There's almost always an easier way to do most anything. Paint an old chair with a brush or use a spray can? Look up words in a dictionary or just use spell check? Cook or have a pizza delivered? Really now, does a homemade pie taste that much different than a perfectly acceptable one from the grocery store? Does a fresh fish that you have caught yourself taste all that much better than a frozen one - and don't forget to factor in the price per pound for gear, bait, boat rental, travel, etc.?
There is always a trade-off between excellence and convenience, and that same general thought holds true for growing plants.
A grower can labor to create great plant-nourishing soil, rich with organic matter, minerals, natural nutrients and teeming with beneficial organisms such as earthworms, beneficial bacteria, and mycorrhizal fungi. Or, one can simply put plants in whatever soil and drench them regularly with liquid fertilizers. The former approach can take a lot of time, materials expense, effort, and patience. The latter is quick and easy. Do plants grow better in wonderful soil? Of course they do, but is the difference worth the trouble?
Why do some of us bother making such big investments in our soil if productive plants can be grown in sterile and lifeless dirt? For some folks, the answer is obvious. For others, it's most likely a waste of time trying to explain. There are a great many people who habitually and without question look for the easiest or "most logical" way to do things (and it seems there are more of them each year). Just try suggesting that these types spend more time and extra effort to get something done when there are far easier alternatives? You gotta be nuts!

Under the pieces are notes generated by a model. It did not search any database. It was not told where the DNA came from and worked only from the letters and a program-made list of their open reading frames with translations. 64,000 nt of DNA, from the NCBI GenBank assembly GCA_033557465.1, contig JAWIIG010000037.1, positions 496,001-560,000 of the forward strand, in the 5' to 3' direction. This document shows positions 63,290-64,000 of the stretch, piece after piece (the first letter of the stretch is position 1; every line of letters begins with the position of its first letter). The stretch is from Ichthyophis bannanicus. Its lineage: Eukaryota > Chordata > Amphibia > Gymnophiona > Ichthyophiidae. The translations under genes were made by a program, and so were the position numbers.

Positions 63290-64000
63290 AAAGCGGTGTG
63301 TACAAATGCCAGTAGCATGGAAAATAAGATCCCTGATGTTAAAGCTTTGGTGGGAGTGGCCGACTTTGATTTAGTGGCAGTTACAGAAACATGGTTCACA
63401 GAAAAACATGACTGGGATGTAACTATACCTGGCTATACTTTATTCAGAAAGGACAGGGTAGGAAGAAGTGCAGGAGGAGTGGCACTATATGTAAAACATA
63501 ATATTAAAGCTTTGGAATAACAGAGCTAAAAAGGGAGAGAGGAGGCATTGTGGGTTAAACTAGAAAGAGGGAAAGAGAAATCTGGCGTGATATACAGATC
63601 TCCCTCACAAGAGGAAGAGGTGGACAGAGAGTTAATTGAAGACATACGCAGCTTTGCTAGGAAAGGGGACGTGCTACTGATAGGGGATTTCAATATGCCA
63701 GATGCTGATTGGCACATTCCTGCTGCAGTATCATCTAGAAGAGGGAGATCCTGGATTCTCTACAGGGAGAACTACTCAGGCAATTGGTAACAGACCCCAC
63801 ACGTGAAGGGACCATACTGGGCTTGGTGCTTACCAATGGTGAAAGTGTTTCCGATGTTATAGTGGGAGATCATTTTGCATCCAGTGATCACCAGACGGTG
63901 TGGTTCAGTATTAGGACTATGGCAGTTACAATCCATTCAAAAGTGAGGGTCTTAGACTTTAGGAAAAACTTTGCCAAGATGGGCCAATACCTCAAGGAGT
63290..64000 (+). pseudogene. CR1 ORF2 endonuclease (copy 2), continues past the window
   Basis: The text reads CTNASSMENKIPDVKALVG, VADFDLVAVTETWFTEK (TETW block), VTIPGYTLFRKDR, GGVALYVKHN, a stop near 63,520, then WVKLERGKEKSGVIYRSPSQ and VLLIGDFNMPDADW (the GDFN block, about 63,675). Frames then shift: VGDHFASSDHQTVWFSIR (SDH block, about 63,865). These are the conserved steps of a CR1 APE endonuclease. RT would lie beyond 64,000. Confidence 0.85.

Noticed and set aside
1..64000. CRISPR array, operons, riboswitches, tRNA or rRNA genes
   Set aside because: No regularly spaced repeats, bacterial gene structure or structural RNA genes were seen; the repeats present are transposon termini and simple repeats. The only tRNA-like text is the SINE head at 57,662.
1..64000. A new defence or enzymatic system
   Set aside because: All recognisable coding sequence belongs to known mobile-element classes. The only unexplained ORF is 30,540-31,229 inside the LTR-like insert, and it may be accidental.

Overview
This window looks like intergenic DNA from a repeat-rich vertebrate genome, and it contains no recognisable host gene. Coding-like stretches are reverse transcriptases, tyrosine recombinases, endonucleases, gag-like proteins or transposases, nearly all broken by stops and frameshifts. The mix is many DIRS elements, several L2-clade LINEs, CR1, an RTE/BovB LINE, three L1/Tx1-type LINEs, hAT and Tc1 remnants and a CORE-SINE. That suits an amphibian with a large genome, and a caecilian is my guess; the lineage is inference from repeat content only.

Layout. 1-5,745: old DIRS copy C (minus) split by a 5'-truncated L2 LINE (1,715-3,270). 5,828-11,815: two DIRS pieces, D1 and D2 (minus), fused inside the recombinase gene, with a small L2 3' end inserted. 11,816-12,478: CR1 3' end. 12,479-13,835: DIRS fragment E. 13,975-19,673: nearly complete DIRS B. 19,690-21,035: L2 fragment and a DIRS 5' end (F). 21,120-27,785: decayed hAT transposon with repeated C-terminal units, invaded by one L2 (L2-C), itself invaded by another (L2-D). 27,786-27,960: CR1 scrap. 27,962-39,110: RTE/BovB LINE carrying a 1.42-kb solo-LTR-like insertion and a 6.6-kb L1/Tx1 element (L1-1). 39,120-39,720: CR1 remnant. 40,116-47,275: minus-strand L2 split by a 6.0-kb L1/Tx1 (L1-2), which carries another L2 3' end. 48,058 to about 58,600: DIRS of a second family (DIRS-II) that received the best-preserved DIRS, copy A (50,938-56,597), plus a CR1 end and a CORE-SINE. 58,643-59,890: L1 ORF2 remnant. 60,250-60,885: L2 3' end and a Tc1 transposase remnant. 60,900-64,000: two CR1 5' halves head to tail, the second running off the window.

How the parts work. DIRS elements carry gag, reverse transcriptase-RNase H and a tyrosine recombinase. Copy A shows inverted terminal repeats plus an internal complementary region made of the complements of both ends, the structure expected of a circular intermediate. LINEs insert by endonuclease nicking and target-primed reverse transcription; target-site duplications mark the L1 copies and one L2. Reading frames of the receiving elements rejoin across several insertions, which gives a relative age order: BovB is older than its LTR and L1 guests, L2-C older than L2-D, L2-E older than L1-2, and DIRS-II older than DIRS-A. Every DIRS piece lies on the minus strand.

In a way, the easiest-route folks have a point. If someone is completely satisfied with farming or gardening the way they are doing it, then why change? If there are already not enough hours to a day and money is tight, where does investing in soil improvement fit in - especially that "patience" part, where a payoff may not happen immediately? It can be hard to argue with them on the basis of pure time or money economics.
But for me, there's a lot of psychological satisfaction in turning a patch of ugly dirt that barely grows weeds into a garden with great soil. All the work involved in blending in compost, volcanic minerals, alfalfa & fish meal, slow-release organic fertilizer, and biological organisms eventually gives you truly healthy soil. A perma-mulch cover completes the program. It can make all the cost and effort seem worthwhile when you can easily scoop up rich dark loose soil that has a wonderful earthy aroma.
And the plants? There is really no comparison between good-soil and poor-soil plant performance, and I would include taste as well as yields. A tomato grown in mineral-rich, biologically-active soil has a complex depth of flavors that simply has to be tasted to understand. I recall once when a neighbor was astonished when he raved about the flavor of one of my tomatoes and found out that it was the same variety he had in his own chemically-fertilized garden.
What's it worth to get that additional level of flavor or disease-resistance or yield or whatever is important to a grower? How much convenience does one want to trade off for something that is much better in some way? I know there are many farmers, landscapers, nursery owners, and gardeners who share my willingness to put in extra work up-front to be rewarded later. I recently spoke to a grower who told me he had applied 150 tons of mulch (so far) to his small farm and now had incredible numbers of earthworms, plus super-healthy plants with yields that were far greater than before he committed to building up his soil.
I'm sure some would think he's gone overboard. Not me.
Good growing, my friends.